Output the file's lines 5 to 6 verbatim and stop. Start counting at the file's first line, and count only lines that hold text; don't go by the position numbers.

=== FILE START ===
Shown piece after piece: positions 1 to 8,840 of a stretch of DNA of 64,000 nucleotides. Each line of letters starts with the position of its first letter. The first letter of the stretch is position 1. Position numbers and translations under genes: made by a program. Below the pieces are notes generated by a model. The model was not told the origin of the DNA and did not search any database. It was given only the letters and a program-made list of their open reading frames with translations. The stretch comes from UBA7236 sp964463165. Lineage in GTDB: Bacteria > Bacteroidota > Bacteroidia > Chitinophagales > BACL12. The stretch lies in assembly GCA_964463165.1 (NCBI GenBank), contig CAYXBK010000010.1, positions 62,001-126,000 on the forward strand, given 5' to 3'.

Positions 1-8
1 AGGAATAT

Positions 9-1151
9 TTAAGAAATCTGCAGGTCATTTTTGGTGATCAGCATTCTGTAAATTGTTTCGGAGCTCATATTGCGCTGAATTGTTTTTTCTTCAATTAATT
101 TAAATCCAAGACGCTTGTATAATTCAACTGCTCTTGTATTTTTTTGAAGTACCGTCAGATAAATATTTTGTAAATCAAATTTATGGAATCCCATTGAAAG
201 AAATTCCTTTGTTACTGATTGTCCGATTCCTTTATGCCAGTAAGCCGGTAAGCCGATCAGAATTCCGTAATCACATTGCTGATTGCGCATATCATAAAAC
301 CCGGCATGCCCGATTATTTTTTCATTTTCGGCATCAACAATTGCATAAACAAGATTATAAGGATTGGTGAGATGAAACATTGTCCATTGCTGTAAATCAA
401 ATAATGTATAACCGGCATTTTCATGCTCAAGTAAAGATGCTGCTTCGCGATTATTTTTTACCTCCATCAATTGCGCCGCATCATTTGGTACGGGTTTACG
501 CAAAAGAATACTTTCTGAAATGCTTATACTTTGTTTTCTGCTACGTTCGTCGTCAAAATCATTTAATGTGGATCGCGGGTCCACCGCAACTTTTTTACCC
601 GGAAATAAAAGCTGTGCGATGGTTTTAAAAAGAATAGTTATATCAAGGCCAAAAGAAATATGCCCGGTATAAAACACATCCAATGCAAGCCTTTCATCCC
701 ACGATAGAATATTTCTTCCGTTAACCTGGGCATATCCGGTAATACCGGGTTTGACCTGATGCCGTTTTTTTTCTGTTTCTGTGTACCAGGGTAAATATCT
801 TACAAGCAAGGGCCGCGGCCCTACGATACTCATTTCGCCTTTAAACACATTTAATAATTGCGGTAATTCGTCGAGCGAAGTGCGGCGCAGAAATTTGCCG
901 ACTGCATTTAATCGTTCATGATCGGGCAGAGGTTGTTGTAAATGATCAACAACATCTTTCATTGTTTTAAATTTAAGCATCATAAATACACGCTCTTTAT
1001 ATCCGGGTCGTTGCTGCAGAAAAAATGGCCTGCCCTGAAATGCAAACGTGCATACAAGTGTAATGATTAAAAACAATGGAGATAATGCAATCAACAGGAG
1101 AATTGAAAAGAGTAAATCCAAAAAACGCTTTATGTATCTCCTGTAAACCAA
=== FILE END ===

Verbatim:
9 TTAAGAAATCTGCAGGTCATTTTTGGTGATCAGCATTCTGTAAATTGTTTCGGAGCTCATATTGCGCTGAATTGTTTTTTCTTCAATTAATT
101 TAAATCCAAGACGCTTGTATAATTCAACTGCTCTTGTATTTTTTTGAAGTACCGTCAGATAAATATTTTGTAAATCAAATTTATGGAATCCCATTGAAAG